Engaging, original, intriguing and accessible Science Fiction.
I’m a sucker for anything to do with dogs so how could I resist something that starts:
“My name is Rex. I am a good dog.”?
Ok, Rex is a partly dog-based bioform, engineered to carry out the kinds of acts of war that humans, even most bad humans, would flinch at, but that’s not his fault. He was made that way. The question is, will he stay that way?
“Dogs Of War” was my first Adrian Tchaikovsky book. I knew he’d won the Arthur C Clarke Award for his “Children Of Time”, which is in my mountainous TBR pile. Even so, I was surprised at just how good he is.
In this book, he delivers speculative fiction at its best. He handles complex ideas in interesting ways that are plausible without being predictable. He creates characters that I care about and who ground the big ideas in the personal and the immediate. He has a plot that unfolds in a way that is both seamless and exciting. And, of course, he has a character that’s at least half dog right at the centre of the action.
One of the big ideas being explored here is the evolution of intelligence. In one, action-packed novel, Tchaikovsky manages to tackle the emergence of an AI singularity, the impact of implants and bio-engineered enhancements on humans, dogs, bears, bees, lizards and dolphins. He deals with hive-minds, genius minds, immortal minds, evil minds and implant-enforced compulsion.
Through the lens offered by these differently intelligent characters, he explores the use of violence as an extension of politics, the need/ability to make moral choices rather than follow orders and the willingness of the powerful to strip personhood from anyone or anything when it suits their purpose.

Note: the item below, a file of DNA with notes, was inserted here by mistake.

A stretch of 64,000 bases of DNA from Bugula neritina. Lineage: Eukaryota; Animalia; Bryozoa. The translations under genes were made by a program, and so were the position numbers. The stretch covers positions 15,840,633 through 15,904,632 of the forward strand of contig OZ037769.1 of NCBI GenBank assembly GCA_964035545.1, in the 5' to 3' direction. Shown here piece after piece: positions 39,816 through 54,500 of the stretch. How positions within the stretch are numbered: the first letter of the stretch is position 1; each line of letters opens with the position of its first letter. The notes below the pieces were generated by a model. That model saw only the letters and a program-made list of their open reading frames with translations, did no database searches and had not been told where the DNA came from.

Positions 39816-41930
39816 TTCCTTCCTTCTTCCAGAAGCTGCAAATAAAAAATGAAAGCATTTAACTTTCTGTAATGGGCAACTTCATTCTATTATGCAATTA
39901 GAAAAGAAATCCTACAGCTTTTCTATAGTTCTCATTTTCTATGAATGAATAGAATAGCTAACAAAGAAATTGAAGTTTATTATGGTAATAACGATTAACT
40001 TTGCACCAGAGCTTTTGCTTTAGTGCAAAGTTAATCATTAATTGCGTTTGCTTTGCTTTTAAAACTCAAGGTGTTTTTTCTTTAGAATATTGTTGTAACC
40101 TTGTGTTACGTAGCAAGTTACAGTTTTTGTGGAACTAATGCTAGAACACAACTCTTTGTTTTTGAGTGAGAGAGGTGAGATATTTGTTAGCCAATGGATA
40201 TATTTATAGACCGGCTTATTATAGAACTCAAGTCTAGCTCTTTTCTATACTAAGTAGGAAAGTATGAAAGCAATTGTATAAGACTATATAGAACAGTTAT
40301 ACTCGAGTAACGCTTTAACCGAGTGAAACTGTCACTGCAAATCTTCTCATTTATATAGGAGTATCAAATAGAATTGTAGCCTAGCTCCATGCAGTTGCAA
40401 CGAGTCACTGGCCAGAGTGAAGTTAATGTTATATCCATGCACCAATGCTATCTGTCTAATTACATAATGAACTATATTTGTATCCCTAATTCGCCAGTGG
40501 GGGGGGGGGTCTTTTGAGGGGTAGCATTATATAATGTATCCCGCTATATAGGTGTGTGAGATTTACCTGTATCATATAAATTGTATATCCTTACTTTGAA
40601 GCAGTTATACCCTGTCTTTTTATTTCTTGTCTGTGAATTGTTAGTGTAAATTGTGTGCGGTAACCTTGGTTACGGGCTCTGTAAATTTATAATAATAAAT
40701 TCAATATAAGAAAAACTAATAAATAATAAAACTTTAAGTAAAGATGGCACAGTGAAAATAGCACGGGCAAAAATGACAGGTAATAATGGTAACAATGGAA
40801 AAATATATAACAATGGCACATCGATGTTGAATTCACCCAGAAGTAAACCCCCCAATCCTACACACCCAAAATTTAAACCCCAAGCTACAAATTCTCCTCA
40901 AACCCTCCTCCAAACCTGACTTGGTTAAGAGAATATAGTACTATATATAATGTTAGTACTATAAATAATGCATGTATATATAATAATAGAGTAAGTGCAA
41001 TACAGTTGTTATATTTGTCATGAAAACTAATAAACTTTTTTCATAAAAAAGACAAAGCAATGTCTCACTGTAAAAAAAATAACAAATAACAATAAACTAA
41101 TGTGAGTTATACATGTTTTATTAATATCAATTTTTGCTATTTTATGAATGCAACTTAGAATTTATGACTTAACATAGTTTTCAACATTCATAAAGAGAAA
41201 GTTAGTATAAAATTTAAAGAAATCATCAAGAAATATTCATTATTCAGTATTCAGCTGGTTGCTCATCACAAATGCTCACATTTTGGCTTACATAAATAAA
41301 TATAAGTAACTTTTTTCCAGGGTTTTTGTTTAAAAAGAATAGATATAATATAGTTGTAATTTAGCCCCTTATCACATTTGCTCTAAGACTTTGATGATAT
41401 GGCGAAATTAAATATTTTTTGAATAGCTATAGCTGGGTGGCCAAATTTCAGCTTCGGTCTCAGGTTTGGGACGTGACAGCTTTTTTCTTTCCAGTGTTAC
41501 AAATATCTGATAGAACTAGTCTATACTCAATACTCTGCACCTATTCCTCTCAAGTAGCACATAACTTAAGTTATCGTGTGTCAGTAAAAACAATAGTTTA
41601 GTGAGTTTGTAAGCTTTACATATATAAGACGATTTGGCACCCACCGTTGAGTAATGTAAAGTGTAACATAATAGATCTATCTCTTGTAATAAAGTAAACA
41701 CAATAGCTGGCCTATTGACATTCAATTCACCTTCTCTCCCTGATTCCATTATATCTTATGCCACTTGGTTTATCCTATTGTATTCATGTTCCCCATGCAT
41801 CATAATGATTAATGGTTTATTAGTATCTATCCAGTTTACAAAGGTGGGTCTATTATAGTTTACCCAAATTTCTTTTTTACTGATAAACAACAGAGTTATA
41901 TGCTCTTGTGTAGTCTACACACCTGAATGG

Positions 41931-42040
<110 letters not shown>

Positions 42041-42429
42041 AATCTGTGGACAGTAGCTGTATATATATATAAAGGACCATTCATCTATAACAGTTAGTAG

What I liked most about the book is that it is centred on Rex’s journey from being used as a weapon by a war criminal who controls him via implants that reinforce his need to be a Good Dog to being a leader who has to decide whether or not he is a Good Dog. I particularly liked that Rex never becomes just a human in a dog suit or an anthropomorphized Old Yeller. He is a bioform who grows to understand his abilities, limitations and needs and tries to behave honourably. He builds friendships with Honey the genius and monstrous bear, he leads a pack, he defends those he believes should be defended and he struggles constantly not to give in to his desire for a Master.
I admired Tchaikovsky’s skill in being able to tell the story from multiple first-person points of view. He uses this to develop different perspectives on events, to engage me with multiple characters, and to add to the tension in the way the story is revealed. This structure lends itself well to an audiobook format with different narrators for different points of view. In the version I listened to, this worked very well and greatly improved my enjoyment of the book. The narrators were Nathan Osgood, Laurence Bouvard, William Hope
I’m now an Adrian Tchaikovsky fan. Thankfully, he’s quite prolific. I’ll be reaching for his “Children Of Time” novel next.